The recent attention he's received as a football prospect has not altered those plans. Nor have the many voices telling him that his future is in the NFL. If there was concern that Goodwin would be negatively impacted by this abrupt, intense spotlight, he shows no signs of it.
"Robotics brings creating and today's technology together, and I love all of it," Goodwin says. "I love it so much that I know I want to do it with my life. Finding a robotics program is more important to me than finding a football team."
Chris Vaughn, a former captain of Louisville's football team and the founder and CEO of Aspirations Fitness, surveys his gym as it fills up on an early Thursday evening.
In the past six years, more than 100 Division I athletes have worked out at Aspirations under Vaughn. In Kentucky, this is where many of the best football players come to train. But in all his years around the sport, he's never been around anyone quite like Goodwin.
Vaughn has taken Goodwin on visits to Alabama, Ohio State, Michigan, Wisconsin, Georgia and others. The visits are simply to give him a taste of what's out there—to show him parts of the country and places that could become his home.
"I've been blessed to work with a lot of kids who are genetically blessed, but he's different," Vaughn says. "He's the 1 percent of the 1 percent. I've talked with coaches who have told me he's going to be the No. 1 player in the country and the No. 1 draft pick."
For the first hour of his workout, Goodwin is on the elliptical. His long legs and arms methodically go back and forth. Because of Goodwin's size and age, Vaughn has taken a delicate approach with his training. Much of what Goodwin does is cardio and stretching. There has been a conscious effort to limit the strain on his ankles and knees.
Once he's done at the elliptical, Goodwin comfortably leg-presses more than 1,000 pounds. He then bench-presses 315 pounds with a little assistance from his coach. A collection of players and coaches gather around as the weight increases.
Much of this is new to Goodwin, who has lifted weights for only three months. "I expect him to be every bit of a 500-pound bench-presser by the time he gets out of high school," Vaughn says. "He has that kind of strength."
After lifting, Goodwin and a handful of other linemen work on footwork and blocking. Of all his gifts, his ability to deftly carry 370 pounds is most staggering. His weight is evenly distributed. He's well-coordinated and moves naturally.
"If he stays healthy, he's going to go to the NFL," says Rondale Moore, a 4-star wide receiver and Purdue signee in the Class of 2018, per 247Sports.
Moore, one of the fastest players in the country, will leave Aspirations in the next few months for his next step. He, like so many others inside the gym, cannot help but wonder what Goodwin will look like four years from now.
"He'll probably have 100 offers, and I think he's definitely going to be the best player in the country," adds Wandale Robinson, a running back in the Class of 2019 who has nearly 20 offers.
Because of his size, Goodwin does not match up with players his own age during drills. Instead, he'll go up against Stephen Herron Jr.—one of the most coveted defensive ends in the country. Herron, a Michigan commit, is the No. 5 weak-side defensive end in the Class of 2019, according to 247Sports.
"He's going to be the No. 1 tackle in the nation," Herron says. "It's just not fair to be that big and that strong at his age."
Every movement Goodwin makes is followed by watchful, curious eyes. Athletes, parents and coaches follow him no matter where he goes. Some record his movements on cellphones; others stop what they're doing to get a glimpse, even if he is someone they see almost every day.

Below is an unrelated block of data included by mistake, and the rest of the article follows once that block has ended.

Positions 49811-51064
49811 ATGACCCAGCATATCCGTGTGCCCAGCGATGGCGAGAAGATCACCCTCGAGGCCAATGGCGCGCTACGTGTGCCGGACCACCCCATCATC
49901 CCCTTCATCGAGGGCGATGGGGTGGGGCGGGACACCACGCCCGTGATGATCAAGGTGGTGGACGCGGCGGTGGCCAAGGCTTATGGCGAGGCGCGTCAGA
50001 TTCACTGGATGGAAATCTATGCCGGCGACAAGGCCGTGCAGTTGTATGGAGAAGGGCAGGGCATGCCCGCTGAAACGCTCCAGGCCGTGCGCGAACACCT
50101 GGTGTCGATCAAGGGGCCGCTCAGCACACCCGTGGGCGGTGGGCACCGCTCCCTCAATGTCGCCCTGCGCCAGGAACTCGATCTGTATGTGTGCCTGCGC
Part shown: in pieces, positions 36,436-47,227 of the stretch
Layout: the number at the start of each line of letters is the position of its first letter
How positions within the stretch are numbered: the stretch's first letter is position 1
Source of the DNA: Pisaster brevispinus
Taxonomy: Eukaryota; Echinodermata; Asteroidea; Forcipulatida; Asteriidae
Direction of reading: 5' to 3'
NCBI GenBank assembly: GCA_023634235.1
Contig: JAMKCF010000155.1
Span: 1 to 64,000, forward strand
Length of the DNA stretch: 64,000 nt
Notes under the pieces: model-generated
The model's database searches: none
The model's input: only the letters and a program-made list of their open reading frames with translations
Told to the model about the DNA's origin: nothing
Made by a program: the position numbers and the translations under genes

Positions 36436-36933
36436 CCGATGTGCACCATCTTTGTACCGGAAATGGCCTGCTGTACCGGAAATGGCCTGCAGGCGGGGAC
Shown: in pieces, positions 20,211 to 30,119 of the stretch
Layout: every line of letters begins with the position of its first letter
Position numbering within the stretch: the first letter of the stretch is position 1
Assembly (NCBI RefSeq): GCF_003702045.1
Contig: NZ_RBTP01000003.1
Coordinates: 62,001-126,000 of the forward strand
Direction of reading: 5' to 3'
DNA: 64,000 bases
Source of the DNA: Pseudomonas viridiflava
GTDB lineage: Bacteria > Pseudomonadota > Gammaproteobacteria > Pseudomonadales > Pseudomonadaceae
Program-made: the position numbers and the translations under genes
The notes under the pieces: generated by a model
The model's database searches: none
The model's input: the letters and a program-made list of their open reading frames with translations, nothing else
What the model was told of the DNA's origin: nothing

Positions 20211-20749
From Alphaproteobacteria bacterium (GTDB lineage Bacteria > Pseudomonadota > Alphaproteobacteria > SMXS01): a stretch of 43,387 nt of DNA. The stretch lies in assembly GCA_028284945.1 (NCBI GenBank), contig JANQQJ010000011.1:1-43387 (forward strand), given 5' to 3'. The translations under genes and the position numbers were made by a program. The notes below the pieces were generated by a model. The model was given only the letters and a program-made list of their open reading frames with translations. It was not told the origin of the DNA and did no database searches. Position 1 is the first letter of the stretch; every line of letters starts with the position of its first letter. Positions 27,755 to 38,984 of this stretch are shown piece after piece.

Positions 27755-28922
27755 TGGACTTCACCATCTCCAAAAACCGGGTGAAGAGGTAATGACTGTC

There is a sense inside this dimly lit gym, even now, that they are witnessing the beginning of something extraordinary.
There is a part of all of this that is plenty uncomfortable, at least for some. Although it is no longer atypical for eighth-graders to receive interest from college football programs, that doesn't mean the attention bestowed on Goodwin is not excessive and premature.
This is something Vaughn has been mindful of since he met Goodwin years ago. It's why he's screened requests from media already trickling in on Goodwin's behalf. It's also why at least once a week the two will sit down and do mock interviews—to learn not just how to prepare for the attention but also how to talk to people.
"Once you get past the size and his stature, you realize he's very well-spoken and extremely articulate," Vaughn says. "He's a thoughtful, considerate kid."
Goodwin's mother has been in lockstep with Vaughn's plan and everything that has happened thus far. Each night when they come from the gym, she cooks dinner with her son. Then, when he closes his door, she can hear the sounds of the bass clarinet as she readies for bed.
As long as there is a balance and Goodwin is happy, she's happy. The idea that her son is already being evaluated by college coaches is not a concern.
"It's wonderful, and I am enjoying it," Durham says. "Mostly, I want him to focus on his education. At the end of the day, an injury today or tomorrow could end all of that."
Most importantly, Goodwin is content with his life. Sure, finding proper-fitting clothes can be challenging, and few chairs will ever sit him comfortably. But given everything else, these inconveniences seem small.
He has his art and his music and his love of robotics, none of which are defined by size. And he loves football, regardless of the expectations that are beginning to mount.
The pressure to play will always be there, based on who he is and what he looks like. But as much as any 14-year-old can at such a young age, he insists this game will not be what defines him.
"Football is something I love doing, but it's also something I want to use to get more out of life," Goodwin says. "I could be one of the first people in my family to graduate. I want to go to college and get a degree."